the here and now means that SMEs are unlikely to devote time and
attention to the . . . needs of the future. It is not surprising
that the skills to analyse current . . . needs and forecasting
. . . are not available to the SME when the responsibility for
these lies with the owner/manager who undertakes a multi-faceted
and heavily pressured role within the company."
The short-term approach endemic to SMEs has,
in the past, relied on the ability to obtain speedy decisions
from external advisers, particularly banks, where the presence
of a local bank manager, familiar with local trading conditions
and the business itself, was able to provide rapid decisions.
Evidence from the 2000 FPB Bank gave a surprising resultquality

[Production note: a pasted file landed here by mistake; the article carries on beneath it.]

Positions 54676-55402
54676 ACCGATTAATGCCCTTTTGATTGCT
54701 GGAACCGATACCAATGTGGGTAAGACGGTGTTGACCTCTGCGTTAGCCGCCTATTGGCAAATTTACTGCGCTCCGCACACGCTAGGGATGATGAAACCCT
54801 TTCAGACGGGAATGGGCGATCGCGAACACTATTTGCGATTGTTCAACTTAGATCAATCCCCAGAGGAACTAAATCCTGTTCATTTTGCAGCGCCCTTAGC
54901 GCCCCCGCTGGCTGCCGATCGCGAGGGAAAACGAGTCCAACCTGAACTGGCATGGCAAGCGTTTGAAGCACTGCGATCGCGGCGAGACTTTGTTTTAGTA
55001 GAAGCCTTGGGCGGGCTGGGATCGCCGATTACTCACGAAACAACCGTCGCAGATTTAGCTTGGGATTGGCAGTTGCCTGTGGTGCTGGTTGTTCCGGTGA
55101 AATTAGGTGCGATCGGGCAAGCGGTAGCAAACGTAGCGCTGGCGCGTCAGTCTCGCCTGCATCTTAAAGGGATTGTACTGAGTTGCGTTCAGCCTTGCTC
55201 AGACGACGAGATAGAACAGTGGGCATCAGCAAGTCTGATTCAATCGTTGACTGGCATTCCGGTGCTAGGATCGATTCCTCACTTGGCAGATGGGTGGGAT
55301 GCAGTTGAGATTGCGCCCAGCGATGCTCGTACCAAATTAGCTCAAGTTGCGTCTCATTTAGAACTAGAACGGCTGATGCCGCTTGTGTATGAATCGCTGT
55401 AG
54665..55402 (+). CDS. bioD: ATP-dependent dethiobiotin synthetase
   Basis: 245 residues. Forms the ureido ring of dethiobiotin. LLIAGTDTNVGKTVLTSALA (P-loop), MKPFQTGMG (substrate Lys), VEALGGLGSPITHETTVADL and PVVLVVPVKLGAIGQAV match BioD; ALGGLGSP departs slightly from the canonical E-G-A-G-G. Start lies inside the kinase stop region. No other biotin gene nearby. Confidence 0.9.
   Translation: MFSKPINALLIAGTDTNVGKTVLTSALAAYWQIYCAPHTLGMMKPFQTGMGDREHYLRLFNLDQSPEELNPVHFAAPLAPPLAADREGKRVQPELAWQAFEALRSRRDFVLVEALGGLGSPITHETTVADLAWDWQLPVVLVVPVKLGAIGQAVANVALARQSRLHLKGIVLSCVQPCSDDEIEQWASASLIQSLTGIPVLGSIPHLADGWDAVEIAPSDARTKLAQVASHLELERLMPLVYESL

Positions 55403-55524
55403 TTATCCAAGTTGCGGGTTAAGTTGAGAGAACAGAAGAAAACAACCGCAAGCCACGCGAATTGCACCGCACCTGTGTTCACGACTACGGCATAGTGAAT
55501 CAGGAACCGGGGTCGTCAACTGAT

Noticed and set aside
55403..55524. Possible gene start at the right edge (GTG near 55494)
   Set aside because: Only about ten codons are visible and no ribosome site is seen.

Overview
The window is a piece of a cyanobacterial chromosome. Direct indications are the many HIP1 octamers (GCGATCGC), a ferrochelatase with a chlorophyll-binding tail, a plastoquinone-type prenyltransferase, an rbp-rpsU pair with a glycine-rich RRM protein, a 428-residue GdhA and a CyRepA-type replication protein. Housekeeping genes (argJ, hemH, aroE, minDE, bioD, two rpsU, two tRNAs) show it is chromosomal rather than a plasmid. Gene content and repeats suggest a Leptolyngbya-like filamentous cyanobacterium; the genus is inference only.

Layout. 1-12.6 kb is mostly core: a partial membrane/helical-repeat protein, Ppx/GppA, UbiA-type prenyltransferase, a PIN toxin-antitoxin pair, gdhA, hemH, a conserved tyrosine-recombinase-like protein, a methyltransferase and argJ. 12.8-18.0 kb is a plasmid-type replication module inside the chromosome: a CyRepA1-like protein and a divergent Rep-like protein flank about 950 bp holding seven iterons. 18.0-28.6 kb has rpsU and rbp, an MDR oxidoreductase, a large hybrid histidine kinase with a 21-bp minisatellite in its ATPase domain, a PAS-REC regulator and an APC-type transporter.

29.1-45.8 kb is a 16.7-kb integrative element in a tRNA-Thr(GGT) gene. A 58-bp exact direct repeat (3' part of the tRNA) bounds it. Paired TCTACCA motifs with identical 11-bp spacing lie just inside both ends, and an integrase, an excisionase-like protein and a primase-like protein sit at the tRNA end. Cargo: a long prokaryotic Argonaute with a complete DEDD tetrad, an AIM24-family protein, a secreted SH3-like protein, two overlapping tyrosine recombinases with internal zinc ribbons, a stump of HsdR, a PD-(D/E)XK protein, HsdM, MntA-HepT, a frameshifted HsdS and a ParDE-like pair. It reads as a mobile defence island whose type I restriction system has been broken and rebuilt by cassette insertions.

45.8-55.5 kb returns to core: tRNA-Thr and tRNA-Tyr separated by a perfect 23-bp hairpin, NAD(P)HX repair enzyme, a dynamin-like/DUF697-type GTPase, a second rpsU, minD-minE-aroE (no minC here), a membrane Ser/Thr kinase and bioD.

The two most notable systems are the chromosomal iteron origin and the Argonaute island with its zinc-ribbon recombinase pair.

had deteriorated over the last two years (FPB Bank Report 2000).
This appeared contrary to the Bank's own views that technology
had improved their service by speeding up the flow of information.
It must be emphasised that the FPB Survey considered the perception
of SME owner/managers, as it related to their view of speed of
service quality of decisions. FPB concluded that the reason for
this decline in perception of quality was a result of what is
described as the "decision gap". This is illustrated
by the following figure.
There is no doubt that the speed of information
has increased dramaticallythe technological advance in
transmission of account information and in money transactions,
for example, has provided SMEs with far quicker and more detailed
information. This is illustrated in the upward trend from the
bottom left had corner of the figure to the top right hand corner,
from "slow" to "fast". However, the quality
of service has declined (top left to bottom right) according to
the results of the 2000 FPB Bank Survey. The difference between
the two is the available "reaction time" (left hand
side) to the SME management, and as the figure shows, the speeding